As I’ve mentioned before, my super long-term goal is to start a nonprofit that provides marginalized parents with lactation guidance in a safe, diverse, and accommodating environment. While the populations I have in mind include trans and gender queer folks, non-hetero folks, and teens, I also intend to help racial minorities.
One of the things that has consistently disappointed me in my recent search for lactation books, materials, and swag is the overwhelming whiteness of it all. Searching Etsy for handmade breastfeeding art brings up jewelry and artwork that is full of white women; browsing CafePress and Zazzle for ridiculously overpriced breastfeeding t-shirts likewise does the same. Even the textbooks and study guides that I will eventually need for my lactation internship, such as The Breastfeeding Atlas, Clinical Lactation: A Visual Guide, Breastfeeding and Human Lactation, and Counseling: The Nursing Mother all have covers featuring white babies, pink nipples, or women without even a touch of kink in their hair. [The cover of The Core Curriculum for Lactation Consultant Practice is one of the rare exceptions, although I will note that unlike the more modern style of the other books, this cover features a pre-industrial illustration of a non-white nursing dyad, which is slightly dodgy considering the all-too-common tendency to depict POCs as if we’re all stuck in a time warp.]
While I do understand that authors do not have total (and sometimes any) control over the art that goes on their books (for example, check out the feathers that were understandably ruffled over the cover of Liar, a young adult novel told from the point of view of a black girl that features a white girl on the US version of the cover – because according to the publisher, books with black faces on them “don’t sell”), I still can’t help but feel slighted by the racial homogeneity of these books that will be some of my most important resources in the next year (and for my entire career beyond that).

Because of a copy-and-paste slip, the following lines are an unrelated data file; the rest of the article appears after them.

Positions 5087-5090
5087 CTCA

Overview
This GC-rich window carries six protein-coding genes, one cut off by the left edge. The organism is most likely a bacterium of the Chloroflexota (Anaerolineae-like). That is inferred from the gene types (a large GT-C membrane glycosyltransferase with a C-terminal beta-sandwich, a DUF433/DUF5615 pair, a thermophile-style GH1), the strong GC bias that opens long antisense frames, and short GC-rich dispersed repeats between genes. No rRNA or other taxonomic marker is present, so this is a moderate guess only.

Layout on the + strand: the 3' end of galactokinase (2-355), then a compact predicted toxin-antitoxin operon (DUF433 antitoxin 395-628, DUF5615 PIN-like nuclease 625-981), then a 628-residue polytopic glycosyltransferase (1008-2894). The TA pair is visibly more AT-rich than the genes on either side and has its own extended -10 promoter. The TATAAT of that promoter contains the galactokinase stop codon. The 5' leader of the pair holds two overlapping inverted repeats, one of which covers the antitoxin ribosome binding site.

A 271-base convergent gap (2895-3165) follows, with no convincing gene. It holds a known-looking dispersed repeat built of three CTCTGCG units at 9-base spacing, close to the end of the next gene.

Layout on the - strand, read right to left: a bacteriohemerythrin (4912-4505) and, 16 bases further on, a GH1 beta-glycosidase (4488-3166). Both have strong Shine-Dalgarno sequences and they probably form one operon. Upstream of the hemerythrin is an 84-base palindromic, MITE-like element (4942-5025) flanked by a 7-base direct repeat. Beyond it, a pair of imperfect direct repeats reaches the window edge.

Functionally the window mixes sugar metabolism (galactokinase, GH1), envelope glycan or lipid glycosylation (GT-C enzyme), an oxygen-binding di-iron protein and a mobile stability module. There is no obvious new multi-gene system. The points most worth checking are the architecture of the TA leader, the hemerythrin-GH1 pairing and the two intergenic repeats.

I do not ever, as a general rule, buy or wear swag (such as buttons, t-shirts, etc) that depicts only white skin, and I do not buy those things for Eve either. Because of this, I have to really look to find images of non-white breastfeeding advocacy swag, and have to stick to text-only or non-racial iconic artwork if I can’t find anything else. It’s not that I don’t find such images and art beautiful because they are white – to the contrary, some of the artwork I’ve found almost hurts me with their beauty.
But I will not support artists who do not support brown lactivists, brown mothers, or brown children. And if it has never crossed an artist’s or mother’s or lactivist’s mind that not everyone will identify with a pinkly-nipped white woman, then they are obviously so deeply steeped in their ignorance and privilege that I cannot support them with my hard-earned dollars – and I am especially not going to wear images that erase my very existence on my own person. I refuse to accept whiteness as default, as the norm, or as the ideal image of the nursing dyad.
Fortunately, there are other women of color out there who are fighting the good fight. Elita from Blacktating asked recently, “Where are the images of black mothers?” and the answer was quite disappointing:
Take a look at Nestle’s Baby Milk website. The first thing you see are two images of women of color, a mom who appears to be black and another who is Asian. When you get to the main content page all you see is black women and babies…
Compare that with La Leche League’s magazine, New Beginnings, where I was unable to find any pictures of black women breastfeeding in the recent issues. The seminal breastfeeding organization in the world, the go-to folks for breastfeeding information, and no images of black women.”
Elita is also one of the presenters for this year’s National Seminar sponsored by the Black Mother’s Breastfeeding Association. I wish I could go, but alas, I am in another state – and the seminar is being held on a damn Monday, to boot.
Also holding it down for nursing black moms (who have the lowest nursing rates among all races) is the blog Black Women Do Breastfeed, which features an adorable close-up of a black baby happily nomming on a black breast at the top of the page.
Finally, allow me to share white anti-oppression blogger Arwyn’s letter to white lactivists who kinda suck at race.